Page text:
Question and Answer – July 2010
Dear e-gardens subscriber: I’d like to help with your plant question, but I will ask that you always include a photo of the problem/plant, and that you identify your city so that I can be more specific with my answer. I always choose questions that are of the widest reader interest, so plant ID questions are rarely included. Your local nurseryman can better help you with those. That said, here are this month’s questions and my best attempts at their answers. (Click here to send me your photo and question.) As much as I’d like to reply to each question individually, there just isn’t enough time. I appreciate your understanding.
Question: Last winter, after the heavy snowstorm, our yaupon holly was cracked. This branch is 5 inches in diameter. Can it be bolted back together? We’d really hate to lose it. C.C., Dallas.
Answer: If it hasn’t started to decay or dry out unmercifully, then yes, you could try bolting it back together. If you’re going to try to clamp it, be sure to pad the jaws of the clamp, so they won’t compress or rupture the bark. Drill completely through the branch at right angles to the crack, and put a bolt, washer and nut every 2 to 3 inches. Do not leave anything wrapped around the branch. It would probably be best not to apply pruning sealant. If all this fails and the branch dies anyway, reshape your plant. It will quickly regrow, and you can probably salvage the plant within a couple of years.
Question: We had to remove a 15-year-old live oak last year, and I had the stump ground out. Sucker sprouts started coming up immediately. This spring, I dug down and drilled into the remains of the stump and poured broadleafed weedkiller (with 2,4-D) into the holes I made. The sprouts continue to shoot up. Do I just need to be more patient? S.R., Arlington.
Answer: The weedkiller probably would have been much more effective had you done the drilling and filling a year ago, as soon as the top of the tree had been removed. By now, the suckers have developed their own root systems, so it’s not as likely that the herbicide will be carried out from that original stump. Spray the sprouts with the same material, but mix it at the recommended spraying strength. Keep mowing them the balance of this year. They’ll give up before much longer.
Question: Some of the leaves of my ‘Knock Out’ roses are yellowing. What can I do to stop it? L.F., Denton.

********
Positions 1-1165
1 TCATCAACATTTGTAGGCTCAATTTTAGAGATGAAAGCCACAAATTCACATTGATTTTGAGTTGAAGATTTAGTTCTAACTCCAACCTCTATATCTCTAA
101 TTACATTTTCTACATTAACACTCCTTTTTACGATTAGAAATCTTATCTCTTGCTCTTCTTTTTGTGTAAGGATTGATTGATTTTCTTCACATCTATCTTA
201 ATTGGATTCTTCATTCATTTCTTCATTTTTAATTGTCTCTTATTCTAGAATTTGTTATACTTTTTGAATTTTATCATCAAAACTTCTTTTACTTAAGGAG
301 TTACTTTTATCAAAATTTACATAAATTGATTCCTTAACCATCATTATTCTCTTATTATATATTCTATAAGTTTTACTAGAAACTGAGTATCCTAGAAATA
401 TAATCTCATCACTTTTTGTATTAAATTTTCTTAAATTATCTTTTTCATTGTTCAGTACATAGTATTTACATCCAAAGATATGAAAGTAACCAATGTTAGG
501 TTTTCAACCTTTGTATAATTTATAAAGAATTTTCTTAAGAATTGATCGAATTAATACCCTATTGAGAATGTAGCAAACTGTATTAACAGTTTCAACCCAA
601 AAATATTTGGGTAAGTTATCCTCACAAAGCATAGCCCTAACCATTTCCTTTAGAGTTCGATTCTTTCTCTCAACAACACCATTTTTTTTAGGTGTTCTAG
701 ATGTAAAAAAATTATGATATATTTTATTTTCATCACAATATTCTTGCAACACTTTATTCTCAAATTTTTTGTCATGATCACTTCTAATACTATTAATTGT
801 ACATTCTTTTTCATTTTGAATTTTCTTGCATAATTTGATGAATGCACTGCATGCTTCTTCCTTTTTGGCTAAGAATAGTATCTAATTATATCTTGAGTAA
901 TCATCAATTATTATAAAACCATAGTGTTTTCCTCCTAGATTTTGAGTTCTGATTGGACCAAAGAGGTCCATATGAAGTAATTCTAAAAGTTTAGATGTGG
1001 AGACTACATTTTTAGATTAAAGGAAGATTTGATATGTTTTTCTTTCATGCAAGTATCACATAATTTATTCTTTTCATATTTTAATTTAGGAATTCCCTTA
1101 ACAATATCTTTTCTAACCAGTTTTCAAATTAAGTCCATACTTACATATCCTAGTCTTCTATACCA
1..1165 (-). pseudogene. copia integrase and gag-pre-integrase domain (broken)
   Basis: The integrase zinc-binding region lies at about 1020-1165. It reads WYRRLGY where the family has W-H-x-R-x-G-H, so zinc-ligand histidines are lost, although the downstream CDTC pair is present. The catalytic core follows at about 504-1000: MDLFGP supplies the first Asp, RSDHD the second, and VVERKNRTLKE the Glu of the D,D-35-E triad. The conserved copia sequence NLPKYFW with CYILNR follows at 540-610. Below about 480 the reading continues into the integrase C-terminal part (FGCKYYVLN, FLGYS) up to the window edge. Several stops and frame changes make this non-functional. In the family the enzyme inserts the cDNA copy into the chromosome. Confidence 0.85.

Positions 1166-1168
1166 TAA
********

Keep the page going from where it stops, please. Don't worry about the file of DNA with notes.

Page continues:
Answer: This is black spot on roses. It’s a recurring problem on most varieties. The original single red ‘Knock Out’ is highly resistant to it and usually bounces back quite well if it ever shows up. For that and other reasons, it was deemed to be EarthKind® by Texas A&M several years ago. The other types of ‘Knock Out’ roses have varying degrees of resistance to the disease. Black spot won’t be much of a problem in the hot, dry summer weather. If it shows up again this fall, start a spray program immediately with a labeled rose fungicide.
Question: What can I do to help my Leyland cypress? I have several, all planted five years ago. Is this a result of our cold, wet winter and early spring, or some type of insect? G.H., Pottsboro.
Answer: Leyland cypress trees have a couple of serious disease problems, and I think that’s what’s wrong with your tree. Please read through this bulletin from North Carolina State University for details and help: (It doesn’t look like there will be a lot you can do, however.) Also, we’ve had a terrible year for spider mites attacking Leyland and Italian cypresses, junipers, arborvitae and other cone-bearing species. In those cases, the plants turned brown from the inside out, almost like a tan glow mushrooming up within the canopy of each plant. You can see the mites by thumping a suspect leaf over a sheet of white paper. The tiny mites will start to move around after 10 to 20 seconds. Apply malathion or acephate to control them if you see them. I don’t think that’s the cause of your plants’ problems, however.